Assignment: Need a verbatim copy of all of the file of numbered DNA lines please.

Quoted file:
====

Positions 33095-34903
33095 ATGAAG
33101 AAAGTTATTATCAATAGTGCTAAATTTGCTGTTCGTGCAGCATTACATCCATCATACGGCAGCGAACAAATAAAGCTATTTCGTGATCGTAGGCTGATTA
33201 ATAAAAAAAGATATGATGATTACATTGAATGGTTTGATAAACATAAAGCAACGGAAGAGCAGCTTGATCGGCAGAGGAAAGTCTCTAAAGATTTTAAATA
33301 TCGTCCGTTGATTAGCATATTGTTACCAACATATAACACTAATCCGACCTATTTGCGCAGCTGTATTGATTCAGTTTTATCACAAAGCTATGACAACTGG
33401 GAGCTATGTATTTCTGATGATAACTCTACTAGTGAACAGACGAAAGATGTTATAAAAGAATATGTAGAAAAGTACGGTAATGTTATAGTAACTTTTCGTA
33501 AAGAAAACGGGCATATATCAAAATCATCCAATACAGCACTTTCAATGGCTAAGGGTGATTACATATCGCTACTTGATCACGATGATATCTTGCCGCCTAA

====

Positions 33095-34903
33095 ATGAAG
33101 AAAGTTATTATCAATAGTGCTAAATTTGCTGTTCGTGCAGCATTACATCCATCATACGGCAGCGAACAAATAAAGCTATTTCGTGATCGTAGGCTGATTA
33201 ATAAAAAAAGATATGATGATTACATTGAATGGTTTGATAAACATAAAGCAACGGAAGAGCAGCTTGATCGGCAGAGGAAAGTCTCTAAAGATTTTAAATA
33301 TCGTCCGTTGATTAGCATATTGTTACCAACATATAACACTAATCCGACCTATTTGCGCAGCTGTATTGATTCAGTTTTATCACAAAGCTATGACAACTGG
33401 GAGCTATGTATTTCTGATGATAACTCTACTAGTGAACAGACGAAAGATGTTATAAAAGAATATGTAGAAAAGTACGGTAATGTTATAGTAACTTTTCGTA
33501 AAGAAAACGGGCATATATCAAAATCATCCAATACAGCACTTTCAATGGCTAAGGGTGATTACATATCGCTACTTGATCACGATGATATCTTGCCGCCTAA